All posts by Kristin

05 Nov 2018

Reflection: Opportunity Collaboration

 

A few weeks ago, a few of us from Santa Barbara were able to travel to Mexico to attend Opportunity Collaboration, a convening of non-profit executives, social entrepreneurs, grant-makers, impact investors, corporations, media advocates and academics all devoted to building sustainable solutions to poverty and injustice.

Despite the relaxed beachside environment (panelists showed up to their sessions in water-logged bathing suits, and no one blinked an eye!), conversations centered around serious topics such as corrupt governments, unjust laws, educational shortcomings, and power dynamics.

There were multiple sessions to choose from. We could attend workshops on how to participate in the “funders dance” or how to tell if a deal is a good one. We could attend a conscious entrepreneur affinity group and build a support network that spans the globe. We could attend a capacity building clinic on media literacy or the elements of an effective digital strategy.

On one night, there is a marketplace where entrepreneurs can show off and sell the works of their artisans. The next evening, there is an Open Mic Night where talented delegates can tell stories, dance and sing… one person performed a song from her “raptivism” work (rap activism). You might be getting a picture of how varied this un-conference conference is!

With 450 delegates from all over the world who are involved in many different areas, Opportunity Collaboration rightly prides itself on the serendipitous connections that occur every day there. Perhaps more so than the scheduled sessions, this is the true value of OC. Delegates report that they have gained capital relationships, strategic advisors, mergers, suppliers and operating partners from their attendance at Opportunity Collaboration.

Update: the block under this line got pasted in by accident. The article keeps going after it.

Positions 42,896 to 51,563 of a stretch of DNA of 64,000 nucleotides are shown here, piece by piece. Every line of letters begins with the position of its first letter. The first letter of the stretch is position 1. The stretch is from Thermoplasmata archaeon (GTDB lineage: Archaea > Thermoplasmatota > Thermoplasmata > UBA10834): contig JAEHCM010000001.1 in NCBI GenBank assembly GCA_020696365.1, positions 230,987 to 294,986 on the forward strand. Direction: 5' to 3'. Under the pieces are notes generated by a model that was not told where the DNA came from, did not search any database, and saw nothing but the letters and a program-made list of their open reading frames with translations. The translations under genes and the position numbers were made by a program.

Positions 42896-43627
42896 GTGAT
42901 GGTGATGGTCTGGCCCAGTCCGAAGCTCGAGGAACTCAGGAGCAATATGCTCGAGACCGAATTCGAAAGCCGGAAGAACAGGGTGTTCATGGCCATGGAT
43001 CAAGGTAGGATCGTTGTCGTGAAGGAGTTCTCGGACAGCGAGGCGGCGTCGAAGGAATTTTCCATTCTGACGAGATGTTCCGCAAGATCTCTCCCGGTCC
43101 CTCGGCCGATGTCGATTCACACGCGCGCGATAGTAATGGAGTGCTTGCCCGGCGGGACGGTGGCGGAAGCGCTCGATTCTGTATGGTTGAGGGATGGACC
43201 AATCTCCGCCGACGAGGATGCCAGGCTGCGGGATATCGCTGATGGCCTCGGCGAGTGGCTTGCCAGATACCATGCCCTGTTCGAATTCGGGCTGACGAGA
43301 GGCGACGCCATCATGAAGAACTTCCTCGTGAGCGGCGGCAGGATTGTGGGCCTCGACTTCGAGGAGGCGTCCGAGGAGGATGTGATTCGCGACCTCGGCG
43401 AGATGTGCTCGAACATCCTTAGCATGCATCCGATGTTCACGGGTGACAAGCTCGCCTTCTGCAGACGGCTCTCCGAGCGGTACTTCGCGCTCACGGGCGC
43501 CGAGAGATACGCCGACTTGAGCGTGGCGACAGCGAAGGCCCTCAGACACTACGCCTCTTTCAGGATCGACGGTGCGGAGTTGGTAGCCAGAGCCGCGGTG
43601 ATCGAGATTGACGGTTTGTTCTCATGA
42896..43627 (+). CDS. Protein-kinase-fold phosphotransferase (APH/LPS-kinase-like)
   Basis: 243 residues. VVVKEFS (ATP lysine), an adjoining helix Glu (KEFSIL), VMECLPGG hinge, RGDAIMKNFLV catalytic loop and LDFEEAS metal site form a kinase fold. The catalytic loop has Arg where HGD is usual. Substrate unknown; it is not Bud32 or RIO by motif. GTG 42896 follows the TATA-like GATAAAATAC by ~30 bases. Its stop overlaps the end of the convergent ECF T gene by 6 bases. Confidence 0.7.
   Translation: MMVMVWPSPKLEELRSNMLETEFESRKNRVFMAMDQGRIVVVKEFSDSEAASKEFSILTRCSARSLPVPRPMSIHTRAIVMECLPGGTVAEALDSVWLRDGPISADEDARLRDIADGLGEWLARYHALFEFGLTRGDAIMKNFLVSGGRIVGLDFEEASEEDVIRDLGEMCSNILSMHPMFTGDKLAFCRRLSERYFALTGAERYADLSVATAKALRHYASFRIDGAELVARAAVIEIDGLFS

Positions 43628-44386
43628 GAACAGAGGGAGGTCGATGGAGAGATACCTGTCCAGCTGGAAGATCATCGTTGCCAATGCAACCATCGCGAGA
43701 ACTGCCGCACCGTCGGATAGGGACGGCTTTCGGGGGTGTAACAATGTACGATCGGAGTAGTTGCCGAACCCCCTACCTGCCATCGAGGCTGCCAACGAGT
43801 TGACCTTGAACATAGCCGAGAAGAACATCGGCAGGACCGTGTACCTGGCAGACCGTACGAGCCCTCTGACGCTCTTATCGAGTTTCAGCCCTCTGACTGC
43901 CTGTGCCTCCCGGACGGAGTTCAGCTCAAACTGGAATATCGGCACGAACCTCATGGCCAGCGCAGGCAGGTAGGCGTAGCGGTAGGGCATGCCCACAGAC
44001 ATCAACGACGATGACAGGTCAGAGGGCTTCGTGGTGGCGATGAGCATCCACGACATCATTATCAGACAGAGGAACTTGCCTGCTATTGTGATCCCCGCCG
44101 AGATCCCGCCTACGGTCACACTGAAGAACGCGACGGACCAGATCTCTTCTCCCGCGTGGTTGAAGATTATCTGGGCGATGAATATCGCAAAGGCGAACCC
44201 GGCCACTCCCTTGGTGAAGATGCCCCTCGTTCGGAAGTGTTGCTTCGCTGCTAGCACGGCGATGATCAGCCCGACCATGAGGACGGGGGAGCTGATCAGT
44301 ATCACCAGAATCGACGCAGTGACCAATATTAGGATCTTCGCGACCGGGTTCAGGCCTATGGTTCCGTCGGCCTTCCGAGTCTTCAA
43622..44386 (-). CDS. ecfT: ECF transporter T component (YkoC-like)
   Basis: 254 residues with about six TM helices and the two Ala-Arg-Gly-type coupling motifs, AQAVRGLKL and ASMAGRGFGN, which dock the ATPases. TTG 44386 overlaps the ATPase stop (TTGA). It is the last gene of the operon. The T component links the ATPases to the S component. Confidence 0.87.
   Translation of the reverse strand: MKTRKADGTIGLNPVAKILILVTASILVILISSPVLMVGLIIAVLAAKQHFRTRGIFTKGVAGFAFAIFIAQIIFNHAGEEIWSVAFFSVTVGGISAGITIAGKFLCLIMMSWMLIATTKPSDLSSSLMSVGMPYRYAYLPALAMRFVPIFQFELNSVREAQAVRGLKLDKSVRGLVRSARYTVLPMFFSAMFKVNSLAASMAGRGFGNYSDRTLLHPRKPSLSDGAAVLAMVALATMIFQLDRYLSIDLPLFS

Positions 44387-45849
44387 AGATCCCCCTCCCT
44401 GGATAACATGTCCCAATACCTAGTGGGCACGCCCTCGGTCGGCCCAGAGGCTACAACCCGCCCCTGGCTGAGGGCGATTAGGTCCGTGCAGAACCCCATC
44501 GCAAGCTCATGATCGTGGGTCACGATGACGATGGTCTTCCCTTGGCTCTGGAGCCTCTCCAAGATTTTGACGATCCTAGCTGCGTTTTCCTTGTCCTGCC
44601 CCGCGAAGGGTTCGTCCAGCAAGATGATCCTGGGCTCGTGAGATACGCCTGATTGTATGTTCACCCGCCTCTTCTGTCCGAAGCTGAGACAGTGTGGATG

It’s hard to describe the amazing atmosphere at OC. The week is designed to build deep and lasting relationships. You laugh, you cry, you  get excited about the future. Impact Hub team member Michaela Deegan says it best:

Being at Opportunity Collaboration was an overwhelmingly inspiring experience. There is such a strong sense of community, being surrounded by individuals who have devoted their lives to exploring solutions to social issues and fighting for the marginalized. We cannot all be passionate about everything, but there is so much hope in knowing that while you are devoted to one issue, someone is handling another.

 

-Kristin Boehm
03 Jul 2018

Member Spotlight: Tom Quisel

 

When becoming an astronaut seems too lofty a goal, naturally, the next move is study computer science engineering and build a dating website….right?! For Tom Quisel, his aeronautics childhood dream evolved into making waves in the virtual dating world. On the surface, one might not easily find the common denominator between cryptocurrency, health care and OkCupid, but Tom sees it differently. His resume is varied, as his interest in computer sciences has lead him to work in many different arenas – but what has always remained the same is his drive to be a force of positive change and to improve the lives of the people who use his products. Tom explained that at OkCupid, his first job out college, their goal was to “make sure there were good opportunities for people who are not traditional heterosexual daters and it was essential to be inclusive.”  With a team of only 15 people, Tom and his coworkers were able to build OkCupid and help change the face of dating. Tom wanted “the quality of people’s dates to improve by creating algorithms to make better matches,”  and he was able to achieve that because “with programming, the computer does exactly what you tell it to do!”